Two Step MechanismWhich step is rate determining? A) Step #1 B) Step #2
Solvolysis Reactions Tertiary alkyl halides are very unreactive in substitutions that proceed by the SN2 mechanism. • But they are highly reactive in solvolysis reactions where the solvent is generally one of the reactants.
CH3 CH3 H H CH3 CH3 + .. : : : + O O C : C Br .. H H CH3 CH3 + .. – CH3 : : Br CH3 .. .. .. : + Br H OH C .. .. CH3 Hydrolysis of tert-butyl bromide.
CH3 CH3 H H CH3 CH3 : : O H H CH3 CH3 .. – : : Br .. Hydrolysis of tert-butyl bromide. .. + + : : C Br O C .. + This is the nucleophilic substitutionstage of the reaction; the one withwhich we are concerned.
CH3 CH3 H H CH3 CH3 : : O H H CH3 CH3 .. – : : Br .. Hydrolysis of tert-butyl bromide. .. + + : : C Br O C .. + The reaction rate is independentof the concentration of the nucleophileand follows a first-order rate law. rate = k[(CH3)3CBr]
CH3 CH3 H H CH3 CH3 .. + : : : O : C Br O C .. H H CH3 CH3 .. – : : Br .. Hydrolysis of tert-butyl bromide. + + The mechanism of this step isnot SN2. It is called SN1 and begins with ionization of (CH3)3CBr.
Kinetics and Mechanism rate = k[alkyl halide] First-order kinetics implies a unimolecularrate-determining step. • Proposed mechanism is called SN1, which stands forsubstitution nucleophilic unimolecular
CH3 CH3 .. : Br C .. CH3 unimolecular slow H3C CH3 .. – + : : C Br .. CH3 Mechanism +
H3C CH3 H + C : : O CH3 H bimolecular fast CH3 H CH3 + : O C H CH3 Mechanism
R+ proton transfer RX + ROH2 ROH carbocation formation carbocation capture
Characteristics of the SN1 mechanism • first order kinetics: rate = k[RX] • unimolecular rate-determining step • carbocation intermediate • rate follows carbocation stability • rearrangements sometimes observed • reaction is not stereospecific • racemization occurs in reactions of optically active alkyl halides
Question • What is the rate-determining step in the reaction of cyclobutanol with HCl? • A)protonation of the OH group • B)attack of the bromide on the carbocation • C)simultaneous formation of the C-Br bond and the breaking of the C-OH bond • D)carbocation formation
Question • The species shown below represents _____ of the reaction between isopropyl alcohol and • hydrogen bromide. • A) the alkyloxonium ion intermediate • B) the transition step of the bimolecular proton transfer • C) the transition state of the attack of the nucleophile on the carbocation • D) the transition state of the unimolecular dissociation
Electronic Effects Govern SN1 Rates The rate of nucleophilic substitutionby the SN1 mechanism is governedby electronic effects. Carbocation formation is rate-determining.The more stable the carbocation, the fasterits rate of formation, and the greater the rate of unimolecular nucleophilic substitution.
Reactivity toward substitution by the SN1 mechanism RBr solvolysis in aqueous formic acid • Alkyl bromide Class Relative rate • CH3Br Methyl 1 • CH3CH2Br Primary 2 • (CH3)2CHBr Secondary 43 • (CH3)3CBr Tertiary 100,000,000
Decreasing SN1 Reactivity (CH3)3CBr (CH3)2CHBr CH3CH2Br CH3Br
Question • Select the most stable carbocation. • A) B) • C) D)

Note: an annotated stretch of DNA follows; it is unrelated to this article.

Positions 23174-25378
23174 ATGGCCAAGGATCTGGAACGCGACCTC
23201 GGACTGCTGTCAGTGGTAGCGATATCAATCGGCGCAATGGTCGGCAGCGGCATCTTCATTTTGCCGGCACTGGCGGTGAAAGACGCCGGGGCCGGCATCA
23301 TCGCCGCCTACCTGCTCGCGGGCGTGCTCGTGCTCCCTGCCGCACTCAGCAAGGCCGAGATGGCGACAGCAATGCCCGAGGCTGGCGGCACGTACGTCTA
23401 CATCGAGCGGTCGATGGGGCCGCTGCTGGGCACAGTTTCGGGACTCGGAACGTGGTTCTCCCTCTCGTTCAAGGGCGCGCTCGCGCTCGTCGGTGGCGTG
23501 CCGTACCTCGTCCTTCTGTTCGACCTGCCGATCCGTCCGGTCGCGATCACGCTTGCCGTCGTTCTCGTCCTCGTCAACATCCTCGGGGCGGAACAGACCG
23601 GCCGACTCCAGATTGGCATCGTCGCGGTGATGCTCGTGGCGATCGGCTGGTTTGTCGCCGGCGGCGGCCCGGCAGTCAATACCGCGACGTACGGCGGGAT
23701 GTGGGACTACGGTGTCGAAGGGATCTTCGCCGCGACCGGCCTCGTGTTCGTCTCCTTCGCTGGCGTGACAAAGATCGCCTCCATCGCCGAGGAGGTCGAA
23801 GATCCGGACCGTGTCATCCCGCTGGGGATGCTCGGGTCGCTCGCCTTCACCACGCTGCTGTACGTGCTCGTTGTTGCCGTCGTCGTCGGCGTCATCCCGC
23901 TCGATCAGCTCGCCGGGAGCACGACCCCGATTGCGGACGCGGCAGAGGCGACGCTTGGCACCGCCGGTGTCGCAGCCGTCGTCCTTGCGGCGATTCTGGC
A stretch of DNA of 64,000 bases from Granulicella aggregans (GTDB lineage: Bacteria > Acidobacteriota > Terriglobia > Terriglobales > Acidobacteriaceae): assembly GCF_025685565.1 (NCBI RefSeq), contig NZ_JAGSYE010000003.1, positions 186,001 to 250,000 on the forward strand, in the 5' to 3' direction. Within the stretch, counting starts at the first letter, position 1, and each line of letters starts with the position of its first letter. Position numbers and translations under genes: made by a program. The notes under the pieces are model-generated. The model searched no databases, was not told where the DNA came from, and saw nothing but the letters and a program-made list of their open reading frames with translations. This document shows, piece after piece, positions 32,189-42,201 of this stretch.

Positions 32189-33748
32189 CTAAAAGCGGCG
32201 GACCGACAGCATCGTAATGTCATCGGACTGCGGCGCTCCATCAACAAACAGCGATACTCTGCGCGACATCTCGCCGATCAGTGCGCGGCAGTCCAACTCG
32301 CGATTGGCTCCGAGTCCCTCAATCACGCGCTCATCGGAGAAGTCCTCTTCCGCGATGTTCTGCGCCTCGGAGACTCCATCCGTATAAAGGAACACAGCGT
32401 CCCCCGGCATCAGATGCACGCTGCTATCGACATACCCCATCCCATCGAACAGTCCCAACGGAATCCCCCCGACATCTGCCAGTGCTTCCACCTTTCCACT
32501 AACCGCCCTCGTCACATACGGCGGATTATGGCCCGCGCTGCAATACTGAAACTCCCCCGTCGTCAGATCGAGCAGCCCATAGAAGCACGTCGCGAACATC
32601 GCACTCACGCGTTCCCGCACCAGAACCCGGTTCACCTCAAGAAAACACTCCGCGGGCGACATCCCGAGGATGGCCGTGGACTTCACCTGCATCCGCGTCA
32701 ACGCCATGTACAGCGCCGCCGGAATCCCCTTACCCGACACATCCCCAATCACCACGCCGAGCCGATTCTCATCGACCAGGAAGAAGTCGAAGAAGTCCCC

Question • Which one of the following reacts with HBr at the fastest rate? • A) B) • C) D)
Generalization • Nucleophilic substitutions that exhibitfirst-order kinetic behavior are not stereospecific.
H CH3 Br C CH3(CH2)5 H CH3 H CH3 H2O OH C C HO CH3(CH2)5 (CH2)5CH3 (R)-(–)-2-Octanol (17%) (S)-(+)-2-Octanol (83%) Stereochemistry of an SN1 Reaction R-(–)-2-Bromooctane
Figure Ionization stepgives carbocation; threebonds to chiralitycenter become coplanar + Leaving group shieldsone face of carbocation;nucleophile attacks faster at opposite face.
CH3 + C H3C CH3 Structure of tert-Butyl Cation • Positively charged carbon is sp2 hybridized. • All four carbons lie in same plane. • Unhybridized p orbital is perpendicular to plane of four carbons.
More than 50% Less than 50% +
H3C CH3 – C + Cl CH3 H3C CH3 Lewis acid Lewis base C Cl Electrophile Nucleophile H3C Carbocation Capture +
Because... • carbocations are intermediatesin SN1 reactions, rearrangementsare possible.
CH3 CH3 H2O C CHCH3 C CH2CH3 CH3 CH3 (93%) H Br OH H2O CH3 CH3 C CHCH3 C CHCH3 CH3 CH3 + + H H Example
In general... • SN1 Reaction Rates Increase in Polar Solvents
Most polar Fastest rate SN1 Reactivity versus Solvent Polarity Solvent Dielectric Relative constant rate acetic acid methanol formic acid water
R X transition state stabilized by polar solvent R+ energy of RX not much affected by polarity of solvent RX
R X transition state stabilized by polar solvent activation energy decreases; rate increases R+ energy of RX not much affected by polarity of solvent RX
In general... • SN2 Reaction Rates Increase inPolar Aprotic Solvents An aprotic solvent is one that doesnot have an —OH group.
SN2 Reactivity versus Type of Solvent CH3CH2CH2CH2Br + N3– • Solvent Type Relative Rate • CH3OH polar protic 1 • H2O polar protic 7 • DMSO polar aprotic 1300 • DMF polar aprotic 2800 • Acetonitrile polar aprotic 5000
When... • primary alkyl halides undergo nucleophilic substitution, they always react by the SN2 mechanism • tertiary alkyl halides undergo nucleophilic substitution, they always react by the SN1 mechanism • secondary alkyl halides undergo nucleophilic substitution, they react by the • SN1 mechanism in the presence of a weak nucleophile (solvolysis) • SN2 mechanism in the presence of a good nucleophile
SN1 vs. SN2 – The Leaving Group • The most commonly used leaving groups are halides and sulfonate ions. • CONCEPTUAL CHECKPOINT 7.28.
SN2 vs. SN1 – Solvent SN2 reaction, use a polar, aprotic solvent • To promote an SN1 reaction, use a polar, protic solvent: The protic solvent will hydrogen bond with the nucleophile, stabilizing it, while the leaving group leaves first.
Calibrated Peer Review / Lab Experimentation http://chemconnections.org/organic/chem226/calendar-f-12